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Dental Hygiene Ethics in California

Is it ethical to tell patients in an office that I quit where I’m now working?



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Are you asking if it’s ethical to tell patients at the office you are at now that you are leaving? Or if it’s ethical to tell patients at your new office that you quit at your old office?

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The office I recently quit from. There are patients that I socialized with, did business with outside of the office… that want to know where I’m going. There are patients that have also asked me to let them know that if I ever left they wanted me to contact them and let them know.

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Firstly, you want to be aware of the contract or conditions you were under at the previous office. Some offices have a “non-compete” clause, which prohibits you from telling patients where you are going or contacting them all together. They don’t want patients “stolen” from their office, and who can blame them. Even if patients have told you to contact them if you leave the office, I feel like this is a fine-line to actually walk. I think the best way to stay within the ethical boundaries is that if you have a relationship with the patient outside the office, in terms of them being friends or family members, then it is OK to tell them where you are going. If your only relationship with them is through the office you left, then you should not contact them.

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There is no such thing as a “non-compete” contract in the state of California for dental hygienist if you have no vested financial interest in the business. Even if I signed such a contract, in the state of California it means nothing. There is no such intent to “steal ” patients. I just needed to know what the dental hygiene ethics in the state of California say. I’m not asking for a feeling. I wanted to know a specific ethics question.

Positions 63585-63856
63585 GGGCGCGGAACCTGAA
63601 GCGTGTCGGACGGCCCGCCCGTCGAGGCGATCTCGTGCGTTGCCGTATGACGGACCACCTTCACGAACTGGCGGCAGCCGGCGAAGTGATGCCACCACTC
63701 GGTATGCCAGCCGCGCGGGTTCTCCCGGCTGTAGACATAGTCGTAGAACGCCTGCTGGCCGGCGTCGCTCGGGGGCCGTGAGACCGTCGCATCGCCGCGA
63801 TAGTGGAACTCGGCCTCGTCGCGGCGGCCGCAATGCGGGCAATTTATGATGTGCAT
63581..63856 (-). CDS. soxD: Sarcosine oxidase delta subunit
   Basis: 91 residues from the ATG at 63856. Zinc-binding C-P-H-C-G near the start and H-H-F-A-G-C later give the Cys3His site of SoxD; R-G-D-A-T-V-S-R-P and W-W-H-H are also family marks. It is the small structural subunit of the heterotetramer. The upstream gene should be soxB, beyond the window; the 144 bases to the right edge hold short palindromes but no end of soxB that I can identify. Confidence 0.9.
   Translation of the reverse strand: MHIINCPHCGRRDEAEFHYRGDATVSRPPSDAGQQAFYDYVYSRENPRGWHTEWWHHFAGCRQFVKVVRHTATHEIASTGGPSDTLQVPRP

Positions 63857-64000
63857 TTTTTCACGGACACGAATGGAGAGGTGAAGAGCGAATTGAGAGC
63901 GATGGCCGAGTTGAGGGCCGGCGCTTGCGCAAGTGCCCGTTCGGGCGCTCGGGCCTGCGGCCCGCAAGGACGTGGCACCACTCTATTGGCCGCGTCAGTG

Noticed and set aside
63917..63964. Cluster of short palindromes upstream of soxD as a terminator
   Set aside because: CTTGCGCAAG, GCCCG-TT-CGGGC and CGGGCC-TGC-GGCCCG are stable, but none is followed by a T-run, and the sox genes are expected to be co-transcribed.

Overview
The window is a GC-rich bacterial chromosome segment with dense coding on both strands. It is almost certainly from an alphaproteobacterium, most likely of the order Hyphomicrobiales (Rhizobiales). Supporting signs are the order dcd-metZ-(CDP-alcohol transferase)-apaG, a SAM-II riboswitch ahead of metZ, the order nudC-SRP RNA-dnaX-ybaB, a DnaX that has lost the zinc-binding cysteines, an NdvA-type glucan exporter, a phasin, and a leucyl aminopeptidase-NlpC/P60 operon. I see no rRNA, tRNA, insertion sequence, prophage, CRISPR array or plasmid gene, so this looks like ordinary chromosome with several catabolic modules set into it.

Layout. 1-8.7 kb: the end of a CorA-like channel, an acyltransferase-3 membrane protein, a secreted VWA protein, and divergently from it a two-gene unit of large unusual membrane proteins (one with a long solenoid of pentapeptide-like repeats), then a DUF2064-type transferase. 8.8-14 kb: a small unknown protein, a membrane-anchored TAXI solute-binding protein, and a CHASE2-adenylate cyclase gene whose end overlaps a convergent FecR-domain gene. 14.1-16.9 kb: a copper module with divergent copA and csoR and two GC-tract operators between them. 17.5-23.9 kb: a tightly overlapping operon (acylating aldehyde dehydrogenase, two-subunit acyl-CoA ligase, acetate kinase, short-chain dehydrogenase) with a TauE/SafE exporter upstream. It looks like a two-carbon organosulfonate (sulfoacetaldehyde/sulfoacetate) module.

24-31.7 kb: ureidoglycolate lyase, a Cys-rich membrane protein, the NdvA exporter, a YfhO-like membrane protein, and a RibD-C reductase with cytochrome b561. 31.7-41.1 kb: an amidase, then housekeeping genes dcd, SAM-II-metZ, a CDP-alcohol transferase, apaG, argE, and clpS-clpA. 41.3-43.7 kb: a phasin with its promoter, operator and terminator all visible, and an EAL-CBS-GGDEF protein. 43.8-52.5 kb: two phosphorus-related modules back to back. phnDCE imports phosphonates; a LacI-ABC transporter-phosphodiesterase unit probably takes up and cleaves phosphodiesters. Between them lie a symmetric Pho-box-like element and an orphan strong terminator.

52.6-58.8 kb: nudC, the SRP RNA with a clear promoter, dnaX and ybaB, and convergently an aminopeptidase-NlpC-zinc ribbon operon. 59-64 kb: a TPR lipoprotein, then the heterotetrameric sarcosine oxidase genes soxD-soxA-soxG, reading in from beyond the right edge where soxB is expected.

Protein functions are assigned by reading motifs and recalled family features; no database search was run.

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Any dental office, no matter what state, a practice/business owner can add rules to their employee handbook that you sign. This includes a “non-compete clause” that was mentioned in previous comments. I have worked in multiple states and signed to such rules. Whether it holds up in court, that’s another question, but employers have the rights to do this. So yes, you do need to take this into consideration on whether or not you tell patients of that office that you have moved on. It doesn’t matter if your intent was not to “steal” patients, it looks like that and that is poor ethics. The California Dental Practice Act, or any other state’s Practice Act, is not going to lay out all ethical dilemmas you face. Ethical issues are based on your judgement and that’s what makes you a professional; your ability to choose right over wrong. I agree that it isn’t in the best faith to contact patients you don’t have personal relationships outside of the office to tell them you have left your last office. And further I just have to say, if you want an answer from the State Board, then maybe you should have contacted them directly or read your Practice Act. This is the first time on this site I’ve seen someone respond like you to advice someone took the time to give you.

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